Microbiome is a dramatically advancing research field in the study of human cancers (1). Microbial distribution varies spatially and temporally from the mouth to the rectum during the individual’s lifetime. These gut bacteria maintain intestinal homeostasis by regulating various biological functions such as mucosal barrier, immunity, and metabolic processes. Accumulating evidence indicates that the gut bacteria play a crucial role in human health (1), and the dysbiosis of the gut microbiota is associated with various disorders, including obesity, diabetes, inflammatory bowel disease, and many types of cancer especially colorectal cancer. According to emerging studies, several bacterial species [Fusobacterium nucleatum (F. nucleatum), Bacteroides fragilis, and Escherichia coli] appeared to have a critical role in the colorectal carcinogenesis (2,3). In the tumor microenvironment of colorectal carcinoma, there should be a complicated community of cancer cells, immune cells, and a great number of microorganisms. Experimental studies have shown that gut bacteria activate anti-tumor immunity and boost the efficacy of immunotherapy (4,5). Since the gut microbiota is likely influenced by food, lifestyle, antibiotics, and probiotics, a better understanding of the relationship between human cancer, immune system, and gut microbiome may promote clinical application including immunotherapy.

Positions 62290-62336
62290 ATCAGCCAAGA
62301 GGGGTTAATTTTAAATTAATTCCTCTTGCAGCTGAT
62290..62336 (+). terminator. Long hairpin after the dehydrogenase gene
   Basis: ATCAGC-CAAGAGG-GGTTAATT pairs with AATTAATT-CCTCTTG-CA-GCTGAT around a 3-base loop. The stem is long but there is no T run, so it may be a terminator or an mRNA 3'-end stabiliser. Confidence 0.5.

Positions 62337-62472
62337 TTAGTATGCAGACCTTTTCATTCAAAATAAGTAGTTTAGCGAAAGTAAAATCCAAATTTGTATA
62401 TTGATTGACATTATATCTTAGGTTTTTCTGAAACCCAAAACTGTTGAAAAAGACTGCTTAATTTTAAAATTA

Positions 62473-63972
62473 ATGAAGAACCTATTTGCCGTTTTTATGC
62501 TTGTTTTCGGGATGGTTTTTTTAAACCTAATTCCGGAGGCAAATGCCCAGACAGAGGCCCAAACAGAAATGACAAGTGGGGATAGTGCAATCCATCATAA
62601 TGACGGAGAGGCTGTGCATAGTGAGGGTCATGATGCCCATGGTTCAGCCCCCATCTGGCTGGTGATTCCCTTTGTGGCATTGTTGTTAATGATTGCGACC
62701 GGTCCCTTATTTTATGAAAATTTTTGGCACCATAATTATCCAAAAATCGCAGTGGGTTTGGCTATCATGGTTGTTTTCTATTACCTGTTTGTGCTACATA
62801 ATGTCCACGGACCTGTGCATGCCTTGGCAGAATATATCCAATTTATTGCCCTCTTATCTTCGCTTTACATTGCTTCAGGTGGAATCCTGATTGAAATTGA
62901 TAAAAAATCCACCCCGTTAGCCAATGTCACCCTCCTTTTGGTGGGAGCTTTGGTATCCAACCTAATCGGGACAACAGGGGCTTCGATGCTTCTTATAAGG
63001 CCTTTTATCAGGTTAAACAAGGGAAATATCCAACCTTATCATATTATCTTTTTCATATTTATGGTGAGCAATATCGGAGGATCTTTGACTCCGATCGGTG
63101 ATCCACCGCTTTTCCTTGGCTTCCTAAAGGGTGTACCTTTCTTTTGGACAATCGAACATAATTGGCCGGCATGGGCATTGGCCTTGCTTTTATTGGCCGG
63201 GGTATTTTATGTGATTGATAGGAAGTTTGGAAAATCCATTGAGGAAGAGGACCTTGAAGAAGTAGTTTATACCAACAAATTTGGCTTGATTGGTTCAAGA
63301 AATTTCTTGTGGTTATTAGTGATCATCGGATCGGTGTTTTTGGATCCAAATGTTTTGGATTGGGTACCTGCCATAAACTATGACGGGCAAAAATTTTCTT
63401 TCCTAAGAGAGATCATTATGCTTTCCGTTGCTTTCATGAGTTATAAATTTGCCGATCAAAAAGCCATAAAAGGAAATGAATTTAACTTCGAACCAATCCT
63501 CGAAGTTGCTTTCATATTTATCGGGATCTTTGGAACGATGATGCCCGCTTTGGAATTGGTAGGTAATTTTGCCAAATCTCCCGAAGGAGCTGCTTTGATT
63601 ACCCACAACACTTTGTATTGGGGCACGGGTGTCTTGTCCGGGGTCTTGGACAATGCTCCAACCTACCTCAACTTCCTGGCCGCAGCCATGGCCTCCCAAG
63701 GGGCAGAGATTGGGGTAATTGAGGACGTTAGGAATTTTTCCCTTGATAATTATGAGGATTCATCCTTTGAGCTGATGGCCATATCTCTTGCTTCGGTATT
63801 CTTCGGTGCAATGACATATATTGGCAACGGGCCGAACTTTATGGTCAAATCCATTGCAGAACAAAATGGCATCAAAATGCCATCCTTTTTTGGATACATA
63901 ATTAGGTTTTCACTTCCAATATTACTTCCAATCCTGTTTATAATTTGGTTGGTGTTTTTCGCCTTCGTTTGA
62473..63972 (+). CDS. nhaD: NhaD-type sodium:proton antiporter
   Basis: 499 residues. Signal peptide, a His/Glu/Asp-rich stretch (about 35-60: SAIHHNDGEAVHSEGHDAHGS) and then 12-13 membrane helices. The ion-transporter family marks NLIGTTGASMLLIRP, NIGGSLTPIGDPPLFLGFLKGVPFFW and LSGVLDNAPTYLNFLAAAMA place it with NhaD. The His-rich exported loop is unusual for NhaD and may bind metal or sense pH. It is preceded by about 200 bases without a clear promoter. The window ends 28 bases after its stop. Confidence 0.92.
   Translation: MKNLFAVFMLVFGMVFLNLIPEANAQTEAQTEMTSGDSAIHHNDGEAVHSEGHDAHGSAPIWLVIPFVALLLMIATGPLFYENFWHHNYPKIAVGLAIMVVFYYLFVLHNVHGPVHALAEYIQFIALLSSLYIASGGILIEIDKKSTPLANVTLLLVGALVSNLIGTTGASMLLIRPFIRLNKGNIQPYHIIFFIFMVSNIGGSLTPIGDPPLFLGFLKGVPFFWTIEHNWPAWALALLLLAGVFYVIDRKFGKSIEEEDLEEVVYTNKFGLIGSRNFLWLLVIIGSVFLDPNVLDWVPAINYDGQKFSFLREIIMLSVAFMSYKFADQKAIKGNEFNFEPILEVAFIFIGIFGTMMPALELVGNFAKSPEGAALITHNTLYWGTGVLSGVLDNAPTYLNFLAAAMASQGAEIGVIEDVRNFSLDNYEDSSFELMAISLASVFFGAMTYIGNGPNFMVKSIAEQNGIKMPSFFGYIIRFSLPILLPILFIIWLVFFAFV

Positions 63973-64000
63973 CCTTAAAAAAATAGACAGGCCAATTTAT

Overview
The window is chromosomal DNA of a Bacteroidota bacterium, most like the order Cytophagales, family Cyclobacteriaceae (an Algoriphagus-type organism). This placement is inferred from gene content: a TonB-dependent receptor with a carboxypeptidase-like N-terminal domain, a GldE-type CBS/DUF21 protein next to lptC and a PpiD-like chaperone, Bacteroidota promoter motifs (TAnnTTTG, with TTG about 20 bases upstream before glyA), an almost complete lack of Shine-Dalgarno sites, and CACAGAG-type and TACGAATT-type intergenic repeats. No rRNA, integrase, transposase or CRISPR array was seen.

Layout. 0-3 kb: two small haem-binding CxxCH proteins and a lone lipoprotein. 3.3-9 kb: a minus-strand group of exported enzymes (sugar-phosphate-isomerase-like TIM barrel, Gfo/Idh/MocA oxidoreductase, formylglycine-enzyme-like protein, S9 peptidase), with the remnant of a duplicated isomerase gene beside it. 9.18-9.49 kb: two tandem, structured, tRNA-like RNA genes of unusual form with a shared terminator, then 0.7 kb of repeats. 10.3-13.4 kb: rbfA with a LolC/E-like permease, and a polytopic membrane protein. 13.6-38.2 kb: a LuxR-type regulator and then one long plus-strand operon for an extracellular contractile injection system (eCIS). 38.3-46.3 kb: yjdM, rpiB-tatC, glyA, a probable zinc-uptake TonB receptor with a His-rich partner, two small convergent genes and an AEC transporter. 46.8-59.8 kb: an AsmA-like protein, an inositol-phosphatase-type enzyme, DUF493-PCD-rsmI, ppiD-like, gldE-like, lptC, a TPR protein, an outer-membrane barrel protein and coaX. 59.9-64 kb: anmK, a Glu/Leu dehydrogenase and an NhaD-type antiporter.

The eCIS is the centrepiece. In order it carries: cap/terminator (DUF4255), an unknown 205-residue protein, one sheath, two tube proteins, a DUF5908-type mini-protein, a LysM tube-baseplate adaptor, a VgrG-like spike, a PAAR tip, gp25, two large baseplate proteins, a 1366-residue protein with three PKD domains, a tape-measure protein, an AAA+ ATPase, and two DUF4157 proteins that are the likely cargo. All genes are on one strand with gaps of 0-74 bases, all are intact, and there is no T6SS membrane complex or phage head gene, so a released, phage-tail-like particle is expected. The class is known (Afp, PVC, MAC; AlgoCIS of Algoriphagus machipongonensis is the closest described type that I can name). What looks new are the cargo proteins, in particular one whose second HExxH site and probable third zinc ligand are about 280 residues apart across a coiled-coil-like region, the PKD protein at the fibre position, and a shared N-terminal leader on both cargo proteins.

F. nucleatum is a common gram-negative anaerobe, which is one of the most prevalent bacteria in the oral cavity. F. nucleatum has been associated with inflammatory diseases including periodontitis, gingivitis, appendicitis, and liver abscess. Accumulating evidence suggests that the amount of F. nucleatum is remarkably higher in colorectal cancer tissue than matched normal colorectal mucosa (6-8). The fraction of colorectal cancer with F. nucleatum increases linearly along the large intestinal subsites from the rectum to the cecum, based on a continuum model of pathogenic influences of gut bacteria on colorectal carcinogenesis (9). An experimental study suggests that metastasis of F. nucleatum-present colorectal cancer might be prohibited by antimicrobial interventions (3). Human population-based studies indicate that an enrichment of F. nucleatum is associated with high-level microsatellite instability (MSI), advanced disease stage, low-level T-cell infiltration in colorectal carcinoma tissue (7), and worse clinical outcome (8). Collectively, F. nucleatum DNA in colorectal carcinoma tissue may serve as a prognostic biomarker, and provide insights for the establishment of new prevention and treatment strategies targeting bacteria in colorectal cancer. On the other hand, Faecalibacterium prausnitzii (Fp) is an anaerobic bacterium of the most important butyrate-producing bacteria in the gut. Fp is inversely associated with the activity of inflammatory bowel disease, and the amount of Fp is reduced in colorectal cancer patients (10). The presence of members of Bifidobacterium genus (Bb) in the gut lumen may suppress colorectal carcinogenesis through prevention of enteropathogenic infection and inhibition of secondary bile acid production (11-13). Fp and Bb have gained a lot of attention in the field of colorectal cancer prevention.